Christie's record-breaking fortnight was largely due to one blockbuster event, the 218 lots assembled in the 19th century by the barons Nathaniel and Albert von Rothschild in Austria. They fetched pounds 57.7m last Thursday night, a record for any sale held in Europe.
That the Rothschild family decided to sell through Christie's in London is significant. "We have maintained good relations with the Rothschild family," said Frederick Coetzen, Christie's head of public affairs in Europe. "We could have put this sale on in New York, but we made a definite decision to have it in London. And we were right. Some 73 per cent of the buyers were European."
One of the reasons is the British economy, says Robert Holden, the director of the oldest fine art agency in London, the Robert Holden agency, which has been advising people where to sell for 22 years. "There is a lot of money in New York but there is a lot in England too. In this country it is the Old Money selling and the New Money buying from them.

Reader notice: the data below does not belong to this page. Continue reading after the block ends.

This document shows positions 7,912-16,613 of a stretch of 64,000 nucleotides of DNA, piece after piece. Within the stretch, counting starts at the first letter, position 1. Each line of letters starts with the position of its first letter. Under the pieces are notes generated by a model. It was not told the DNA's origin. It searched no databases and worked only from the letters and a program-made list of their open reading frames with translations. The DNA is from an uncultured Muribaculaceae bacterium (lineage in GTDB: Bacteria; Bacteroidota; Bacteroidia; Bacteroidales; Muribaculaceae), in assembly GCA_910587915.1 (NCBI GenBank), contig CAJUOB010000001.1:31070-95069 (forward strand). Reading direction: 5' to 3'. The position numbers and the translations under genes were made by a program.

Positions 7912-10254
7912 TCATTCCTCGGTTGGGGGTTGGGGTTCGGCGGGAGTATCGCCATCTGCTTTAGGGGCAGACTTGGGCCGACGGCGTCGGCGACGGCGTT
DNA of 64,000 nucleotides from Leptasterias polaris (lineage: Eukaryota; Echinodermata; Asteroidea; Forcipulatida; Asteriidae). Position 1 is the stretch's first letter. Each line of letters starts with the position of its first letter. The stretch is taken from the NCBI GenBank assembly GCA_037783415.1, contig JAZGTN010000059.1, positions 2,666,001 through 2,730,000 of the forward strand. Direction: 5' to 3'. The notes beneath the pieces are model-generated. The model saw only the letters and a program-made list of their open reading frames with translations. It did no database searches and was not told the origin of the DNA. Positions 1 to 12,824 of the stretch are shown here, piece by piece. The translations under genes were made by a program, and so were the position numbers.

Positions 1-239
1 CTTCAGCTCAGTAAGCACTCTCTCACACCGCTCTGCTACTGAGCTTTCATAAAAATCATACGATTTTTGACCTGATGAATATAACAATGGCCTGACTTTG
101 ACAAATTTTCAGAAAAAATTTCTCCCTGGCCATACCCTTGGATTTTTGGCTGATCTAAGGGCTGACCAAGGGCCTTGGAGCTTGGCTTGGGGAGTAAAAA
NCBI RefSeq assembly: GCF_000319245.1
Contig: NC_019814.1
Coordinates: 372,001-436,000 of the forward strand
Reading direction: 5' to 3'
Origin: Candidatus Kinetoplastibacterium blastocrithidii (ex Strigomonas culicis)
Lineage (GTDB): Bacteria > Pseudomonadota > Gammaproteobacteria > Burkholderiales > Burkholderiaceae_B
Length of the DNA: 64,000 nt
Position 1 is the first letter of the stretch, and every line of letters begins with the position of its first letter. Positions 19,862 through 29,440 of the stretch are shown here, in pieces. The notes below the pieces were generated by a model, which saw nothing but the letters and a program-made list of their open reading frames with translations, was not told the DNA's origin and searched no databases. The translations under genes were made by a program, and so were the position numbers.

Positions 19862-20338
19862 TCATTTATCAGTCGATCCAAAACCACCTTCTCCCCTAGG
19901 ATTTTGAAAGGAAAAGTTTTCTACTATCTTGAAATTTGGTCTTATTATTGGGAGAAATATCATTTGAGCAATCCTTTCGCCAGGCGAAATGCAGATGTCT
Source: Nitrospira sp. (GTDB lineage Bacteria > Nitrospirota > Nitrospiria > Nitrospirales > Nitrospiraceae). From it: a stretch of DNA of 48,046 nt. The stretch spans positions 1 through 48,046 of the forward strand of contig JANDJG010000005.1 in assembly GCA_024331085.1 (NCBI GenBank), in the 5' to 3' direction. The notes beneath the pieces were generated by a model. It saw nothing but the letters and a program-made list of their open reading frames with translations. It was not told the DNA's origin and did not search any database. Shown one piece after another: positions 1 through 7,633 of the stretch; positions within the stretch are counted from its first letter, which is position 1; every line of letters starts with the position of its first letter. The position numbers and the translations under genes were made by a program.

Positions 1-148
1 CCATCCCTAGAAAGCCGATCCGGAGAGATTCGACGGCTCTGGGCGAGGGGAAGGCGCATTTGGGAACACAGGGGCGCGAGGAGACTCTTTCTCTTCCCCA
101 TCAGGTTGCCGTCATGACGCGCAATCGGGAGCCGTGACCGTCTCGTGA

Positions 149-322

"The last two weeks have been a great vote of confidence for the London market and I do not think it will be a blip.
"It is a strong market and a lot of people who are selling at a high level are not just trying to pay off an overdraft but are making long- term decisions about their future and the running of their houses so they want to sell when the market is doing well."
Tradition also has a part to play, he adds. "London has been the centre of the European art market since 1750 and historically people still like to come here to sell. Just as provenance is very important in the art market so is continuity and people like the fact that they can come and buy something in London which was first sold here 200 years ago and that counts for something.